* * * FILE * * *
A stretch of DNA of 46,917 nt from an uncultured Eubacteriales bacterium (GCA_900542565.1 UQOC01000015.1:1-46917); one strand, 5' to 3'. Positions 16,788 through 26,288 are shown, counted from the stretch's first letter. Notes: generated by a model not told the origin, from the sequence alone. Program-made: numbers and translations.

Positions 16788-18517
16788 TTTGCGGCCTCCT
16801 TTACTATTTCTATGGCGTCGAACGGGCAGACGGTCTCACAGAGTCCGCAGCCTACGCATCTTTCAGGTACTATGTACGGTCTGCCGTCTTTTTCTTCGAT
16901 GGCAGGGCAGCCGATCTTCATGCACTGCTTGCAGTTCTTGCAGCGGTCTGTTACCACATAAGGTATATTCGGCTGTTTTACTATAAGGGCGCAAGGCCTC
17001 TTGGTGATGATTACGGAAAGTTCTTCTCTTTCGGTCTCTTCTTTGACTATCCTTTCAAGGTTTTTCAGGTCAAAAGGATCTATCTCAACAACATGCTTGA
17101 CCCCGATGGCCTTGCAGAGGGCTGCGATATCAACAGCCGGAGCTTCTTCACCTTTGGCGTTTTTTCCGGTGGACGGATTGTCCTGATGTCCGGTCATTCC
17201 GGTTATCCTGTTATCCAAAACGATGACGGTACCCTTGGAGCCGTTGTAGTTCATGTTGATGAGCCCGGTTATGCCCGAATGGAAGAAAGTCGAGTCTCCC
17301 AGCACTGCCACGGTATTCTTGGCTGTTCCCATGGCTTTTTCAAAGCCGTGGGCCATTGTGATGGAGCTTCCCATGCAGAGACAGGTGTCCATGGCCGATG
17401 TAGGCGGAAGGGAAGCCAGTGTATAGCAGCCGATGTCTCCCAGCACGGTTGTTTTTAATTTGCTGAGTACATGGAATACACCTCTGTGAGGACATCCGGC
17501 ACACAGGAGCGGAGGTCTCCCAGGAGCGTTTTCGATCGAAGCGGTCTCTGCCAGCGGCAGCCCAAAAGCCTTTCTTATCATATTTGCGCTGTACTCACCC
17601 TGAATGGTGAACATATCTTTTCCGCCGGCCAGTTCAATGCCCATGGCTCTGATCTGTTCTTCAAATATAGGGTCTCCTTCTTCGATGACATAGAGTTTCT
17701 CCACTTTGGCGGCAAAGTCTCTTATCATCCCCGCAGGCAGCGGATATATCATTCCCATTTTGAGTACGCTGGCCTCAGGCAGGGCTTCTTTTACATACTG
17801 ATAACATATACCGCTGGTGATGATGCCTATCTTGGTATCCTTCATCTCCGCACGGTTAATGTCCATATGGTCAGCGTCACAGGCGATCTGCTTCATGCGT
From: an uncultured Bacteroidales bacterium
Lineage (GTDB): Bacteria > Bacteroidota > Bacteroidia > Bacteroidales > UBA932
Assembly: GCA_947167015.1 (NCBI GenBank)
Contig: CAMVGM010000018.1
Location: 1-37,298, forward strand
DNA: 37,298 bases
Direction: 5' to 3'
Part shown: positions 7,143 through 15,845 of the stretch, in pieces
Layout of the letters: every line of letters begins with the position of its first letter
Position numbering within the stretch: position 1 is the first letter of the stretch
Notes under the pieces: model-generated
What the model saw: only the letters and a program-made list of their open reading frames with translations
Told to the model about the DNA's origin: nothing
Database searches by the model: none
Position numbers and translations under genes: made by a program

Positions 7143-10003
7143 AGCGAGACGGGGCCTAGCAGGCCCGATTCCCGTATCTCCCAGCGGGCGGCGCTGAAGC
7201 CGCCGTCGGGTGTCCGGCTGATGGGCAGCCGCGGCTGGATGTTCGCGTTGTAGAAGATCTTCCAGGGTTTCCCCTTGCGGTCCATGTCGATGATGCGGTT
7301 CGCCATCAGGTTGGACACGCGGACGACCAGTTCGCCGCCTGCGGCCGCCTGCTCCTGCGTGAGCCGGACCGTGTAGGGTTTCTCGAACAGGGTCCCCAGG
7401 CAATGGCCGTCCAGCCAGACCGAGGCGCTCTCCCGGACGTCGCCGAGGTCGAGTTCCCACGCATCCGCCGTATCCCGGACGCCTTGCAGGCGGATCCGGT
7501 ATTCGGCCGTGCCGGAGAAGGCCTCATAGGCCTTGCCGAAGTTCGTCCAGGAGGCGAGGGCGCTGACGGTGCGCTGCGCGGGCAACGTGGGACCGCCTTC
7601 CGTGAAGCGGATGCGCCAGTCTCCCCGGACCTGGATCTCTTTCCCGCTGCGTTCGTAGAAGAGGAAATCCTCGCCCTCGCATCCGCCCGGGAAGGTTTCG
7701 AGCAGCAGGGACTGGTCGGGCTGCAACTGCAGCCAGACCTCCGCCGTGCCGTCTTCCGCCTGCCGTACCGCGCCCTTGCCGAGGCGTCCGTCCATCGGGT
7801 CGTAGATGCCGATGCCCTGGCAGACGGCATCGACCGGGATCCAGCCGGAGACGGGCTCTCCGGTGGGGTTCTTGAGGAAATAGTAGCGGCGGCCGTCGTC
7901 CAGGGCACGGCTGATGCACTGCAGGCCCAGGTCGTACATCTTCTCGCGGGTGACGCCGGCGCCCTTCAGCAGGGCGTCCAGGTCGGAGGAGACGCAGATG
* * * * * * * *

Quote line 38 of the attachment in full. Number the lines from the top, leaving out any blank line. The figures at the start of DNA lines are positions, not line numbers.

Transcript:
7801 CGTAGATGCCGATGCCCTGGCAGACGGCATCGACCGGGATCCAGCCGGAGACGGGCTCTCCGGTGGGGTTCTTGAGGAAATAGTAGCGGCGGCCGTCGTC